- Remove dough from food processor and place on a floured surface.
- If dough is sticky, add a sprinkle of flour and knead the dough for 30 seconds until the texture is still wet but not sticky. Remember, gluten-free dough doesn't need kneading since there is no gluten to develop.
- Wrap dough in plastic wrap and set aside as you prepare your pasta machine or workspace. You want your dough to stay moist and air will dry it out.
If Using a Pasta Machine:
- Work dough in batches (I divide into four balls).
- On a floured surface, use your rolling pin to slightly flatten one the dough so it fits through your pasta machine.
- Run the slightly flattened dough through your pasta roller on the largest setting (0), working dough in batches. Then run the dough through the roller on setting 1, then setting 2 until you have lasagna strips to the desired thickness.
- Now run the dough through pasta maker on the linguine or spaghetti setting to get your dough cut just right. Set dough aside and repeat until all dough is cut into desired thickness and strands.
If Rolling Dough by Hand (no pasta machine):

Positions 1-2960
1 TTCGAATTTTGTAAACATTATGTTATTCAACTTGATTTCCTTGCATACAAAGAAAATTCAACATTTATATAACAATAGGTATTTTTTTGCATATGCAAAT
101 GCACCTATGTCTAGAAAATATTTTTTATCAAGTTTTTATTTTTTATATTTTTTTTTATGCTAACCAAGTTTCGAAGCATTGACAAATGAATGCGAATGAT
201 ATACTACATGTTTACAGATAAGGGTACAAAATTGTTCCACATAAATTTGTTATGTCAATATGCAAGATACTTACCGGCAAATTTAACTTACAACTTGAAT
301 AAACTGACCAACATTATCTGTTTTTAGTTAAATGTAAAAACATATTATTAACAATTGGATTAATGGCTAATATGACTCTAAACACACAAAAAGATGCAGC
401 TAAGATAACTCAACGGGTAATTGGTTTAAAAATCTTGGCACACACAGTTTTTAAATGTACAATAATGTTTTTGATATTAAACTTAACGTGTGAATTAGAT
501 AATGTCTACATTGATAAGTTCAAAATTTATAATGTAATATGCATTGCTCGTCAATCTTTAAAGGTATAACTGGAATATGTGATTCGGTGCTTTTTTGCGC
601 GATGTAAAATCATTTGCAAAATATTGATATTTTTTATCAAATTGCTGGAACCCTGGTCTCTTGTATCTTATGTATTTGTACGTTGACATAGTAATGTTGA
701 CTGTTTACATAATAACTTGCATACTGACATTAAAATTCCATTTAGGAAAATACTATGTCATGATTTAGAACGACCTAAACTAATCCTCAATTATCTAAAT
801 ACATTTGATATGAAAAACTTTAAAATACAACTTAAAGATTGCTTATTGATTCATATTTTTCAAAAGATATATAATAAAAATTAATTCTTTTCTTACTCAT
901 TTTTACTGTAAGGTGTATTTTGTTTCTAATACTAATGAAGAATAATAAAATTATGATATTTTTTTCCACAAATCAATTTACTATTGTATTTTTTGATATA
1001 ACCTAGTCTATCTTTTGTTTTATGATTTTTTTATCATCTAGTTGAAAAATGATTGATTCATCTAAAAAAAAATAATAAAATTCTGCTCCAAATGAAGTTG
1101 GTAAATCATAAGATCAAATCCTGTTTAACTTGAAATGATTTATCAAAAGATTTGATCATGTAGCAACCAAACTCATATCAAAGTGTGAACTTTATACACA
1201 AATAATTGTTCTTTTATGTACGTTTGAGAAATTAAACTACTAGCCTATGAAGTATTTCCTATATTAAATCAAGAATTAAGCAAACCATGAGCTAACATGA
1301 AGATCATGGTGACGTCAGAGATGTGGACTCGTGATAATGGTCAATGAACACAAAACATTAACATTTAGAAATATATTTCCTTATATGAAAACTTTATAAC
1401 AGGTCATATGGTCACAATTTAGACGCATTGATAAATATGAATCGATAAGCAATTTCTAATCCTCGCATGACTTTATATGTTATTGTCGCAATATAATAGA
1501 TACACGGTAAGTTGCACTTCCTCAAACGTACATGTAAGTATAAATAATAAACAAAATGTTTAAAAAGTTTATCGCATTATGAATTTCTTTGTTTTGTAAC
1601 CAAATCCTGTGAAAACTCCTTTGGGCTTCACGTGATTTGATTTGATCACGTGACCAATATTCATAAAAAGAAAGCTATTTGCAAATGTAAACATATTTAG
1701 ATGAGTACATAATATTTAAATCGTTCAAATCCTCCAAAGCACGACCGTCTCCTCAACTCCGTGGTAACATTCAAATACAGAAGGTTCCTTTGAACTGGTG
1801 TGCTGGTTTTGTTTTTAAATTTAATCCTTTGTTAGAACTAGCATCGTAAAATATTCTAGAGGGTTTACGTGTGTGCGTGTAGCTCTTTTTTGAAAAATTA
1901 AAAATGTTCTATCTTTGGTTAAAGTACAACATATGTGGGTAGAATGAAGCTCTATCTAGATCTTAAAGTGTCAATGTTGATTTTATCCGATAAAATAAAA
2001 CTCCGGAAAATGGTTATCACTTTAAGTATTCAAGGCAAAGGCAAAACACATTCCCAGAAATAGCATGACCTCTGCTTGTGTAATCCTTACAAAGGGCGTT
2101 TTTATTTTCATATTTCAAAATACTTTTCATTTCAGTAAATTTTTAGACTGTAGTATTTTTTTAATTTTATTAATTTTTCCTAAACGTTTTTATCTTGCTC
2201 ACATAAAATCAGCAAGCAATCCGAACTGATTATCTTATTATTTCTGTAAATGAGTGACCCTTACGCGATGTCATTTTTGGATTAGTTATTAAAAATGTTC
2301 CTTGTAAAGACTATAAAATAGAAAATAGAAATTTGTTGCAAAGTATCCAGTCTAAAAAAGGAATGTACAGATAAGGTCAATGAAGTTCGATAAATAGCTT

- Cut dough into four sections and roll out first section on a flour surface until desired thickness.
- Using a knife or pizza cutter, cut dough into pasta strips and set aside. Make pasta strips as even as possible (use a ruler to help you cut straight edges if you like).
- Work dough in batches until all dough is in desired shape.
- Add unraveled pasta strands to salted boiling water for 1-2 minutes. Do not overcrowd pan (work in batches if necessary depending on your pan size). The pasta cooks fast so watch it carefully and be ready to remove the pasta from the water quickly to avoid overcooking it.
- Drain and rinse noodles with cold water. Serve immediately with your favorite sauce.
- When making the dough, remember you want it to be wet but not sticky. It must be wet enough to work with, but not too wet that it sticks to the pasta machine or your countertop.
- To get the pasta looking so cook, I'll often cut off frayed edges. I'll use leftover pasta dough and run it through the pasta machine again until I use up all the excess dough.
- Cook pasta in batches. It may stick together when boiling, so you want to make sure you don't overcrowd your pot.
- To prevent pasta from sticking together once cooked, coat it with a drizzle of olive oil. The oil will keep the pasta from sticking and mushing together. Ideally you would eat the pasta right away after cooking. The taste and texture is the best right after boiling the pasta in water for 1-2 minutes.